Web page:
Although there have been a number of initiatives to reform legal education in Central and Eastern Europe over the past two decades, there is a dearth of literature on the subject coming from the region itself. This publication attempts to help fill that void.
The book is the product of a conference on “The Need for a New Law School,” which was organized by the Public Interest Law Institute (PILI) and the Center for Foreign Law Programs of the Jagiellonian University Faculty of Law, in Cracow, Poland, June 19–21, 2008.
There have been many dozens of conferences held in Central and Eastern Europe on particular aspects of legal education, on topics such as interactive teaching methods or innovative curricular additions like university-based legal aid clinics. There has been precious little attention paid, however, to the underlying constraints preventing law faculties in the region from transforming the educational experience for their students to the same degree as the legal systems that the law faculties profess to study and elucidate have, themselves, been transformed.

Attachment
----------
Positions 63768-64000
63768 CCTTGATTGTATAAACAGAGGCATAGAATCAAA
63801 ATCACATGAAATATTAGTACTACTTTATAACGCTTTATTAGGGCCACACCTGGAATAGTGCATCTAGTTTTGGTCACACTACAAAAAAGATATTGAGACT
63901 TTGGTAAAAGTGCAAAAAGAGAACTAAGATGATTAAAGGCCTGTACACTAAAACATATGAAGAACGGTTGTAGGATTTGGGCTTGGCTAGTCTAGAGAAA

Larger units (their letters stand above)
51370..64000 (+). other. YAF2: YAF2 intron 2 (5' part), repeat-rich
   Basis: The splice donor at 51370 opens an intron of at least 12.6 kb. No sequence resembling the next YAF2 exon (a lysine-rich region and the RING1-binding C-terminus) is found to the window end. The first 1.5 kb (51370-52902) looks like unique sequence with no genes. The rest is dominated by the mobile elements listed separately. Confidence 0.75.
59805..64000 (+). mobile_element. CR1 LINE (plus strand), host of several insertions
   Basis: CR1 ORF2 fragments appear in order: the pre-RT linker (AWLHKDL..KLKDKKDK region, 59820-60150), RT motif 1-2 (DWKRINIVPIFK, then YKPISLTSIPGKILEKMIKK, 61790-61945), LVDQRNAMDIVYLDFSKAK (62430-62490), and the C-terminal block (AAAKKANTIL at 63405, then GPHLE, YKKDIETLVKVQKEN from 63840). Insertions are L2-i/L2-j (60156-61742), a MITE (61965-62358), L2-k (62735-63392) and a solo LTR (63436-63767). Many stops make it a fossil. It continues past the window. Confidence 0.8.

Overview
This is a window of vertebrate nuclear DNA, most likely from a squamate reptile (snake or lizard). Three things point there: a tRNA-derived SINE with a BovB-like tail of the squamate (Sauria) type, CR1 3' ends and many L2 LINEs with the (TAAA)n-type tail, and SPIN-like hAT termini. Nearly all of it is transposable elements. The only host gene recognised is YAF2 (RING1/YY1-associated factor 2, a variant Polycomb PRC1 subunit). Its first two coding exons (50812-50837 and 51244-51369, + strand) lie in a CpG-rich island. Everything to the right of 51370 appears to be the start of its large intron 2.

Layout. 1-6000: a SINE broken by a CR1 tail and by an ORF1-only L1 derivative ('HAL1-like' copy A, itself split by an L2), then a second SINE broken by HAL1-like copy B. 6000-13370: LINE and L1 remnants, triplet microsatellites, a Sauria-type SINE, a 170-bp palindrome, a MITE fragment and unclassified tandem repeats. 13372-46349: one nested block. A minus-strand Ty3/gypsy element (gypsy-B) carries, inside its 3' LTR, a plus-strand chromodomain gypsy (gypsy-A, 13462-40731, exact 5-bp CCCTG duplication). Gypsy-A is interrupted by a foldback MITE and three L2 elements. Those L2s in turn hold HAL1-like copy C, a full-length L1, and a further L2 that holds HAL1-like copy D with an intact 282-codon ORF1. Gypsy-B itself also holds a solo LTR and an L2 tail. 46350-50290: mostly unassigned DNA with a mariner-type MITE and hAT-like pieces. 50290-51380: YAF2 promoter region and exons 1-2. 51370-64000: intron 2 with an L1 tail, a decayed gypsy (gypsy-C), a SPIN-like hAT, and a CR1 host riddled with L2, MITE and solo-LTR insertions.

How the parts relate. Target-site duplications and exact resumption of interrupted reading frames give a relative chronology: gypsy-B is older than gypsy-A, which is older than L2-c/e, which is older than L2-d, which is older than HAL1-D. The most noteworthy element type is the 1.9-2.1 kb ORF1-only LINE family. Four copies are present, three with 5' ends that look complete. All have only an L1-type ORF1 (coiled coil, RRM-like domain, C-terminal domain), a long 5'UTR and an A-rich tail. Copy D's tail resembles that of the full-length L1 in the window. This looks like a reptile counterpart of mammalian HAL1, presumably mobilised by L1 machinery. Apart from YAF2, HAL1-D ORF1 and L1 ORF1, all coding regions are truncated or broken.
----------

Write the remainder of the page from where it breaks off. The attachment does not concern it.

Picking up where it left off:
The push and pull of change and constraint have been experienced in Central and Eastern Europe at the same time that Europe as a whole has been engaged in an effort – dubbed the “Bologna process” after a declaration of intent signed in 1999 by twenty-nine European countries in Bologna, Italy – to transform European higher education.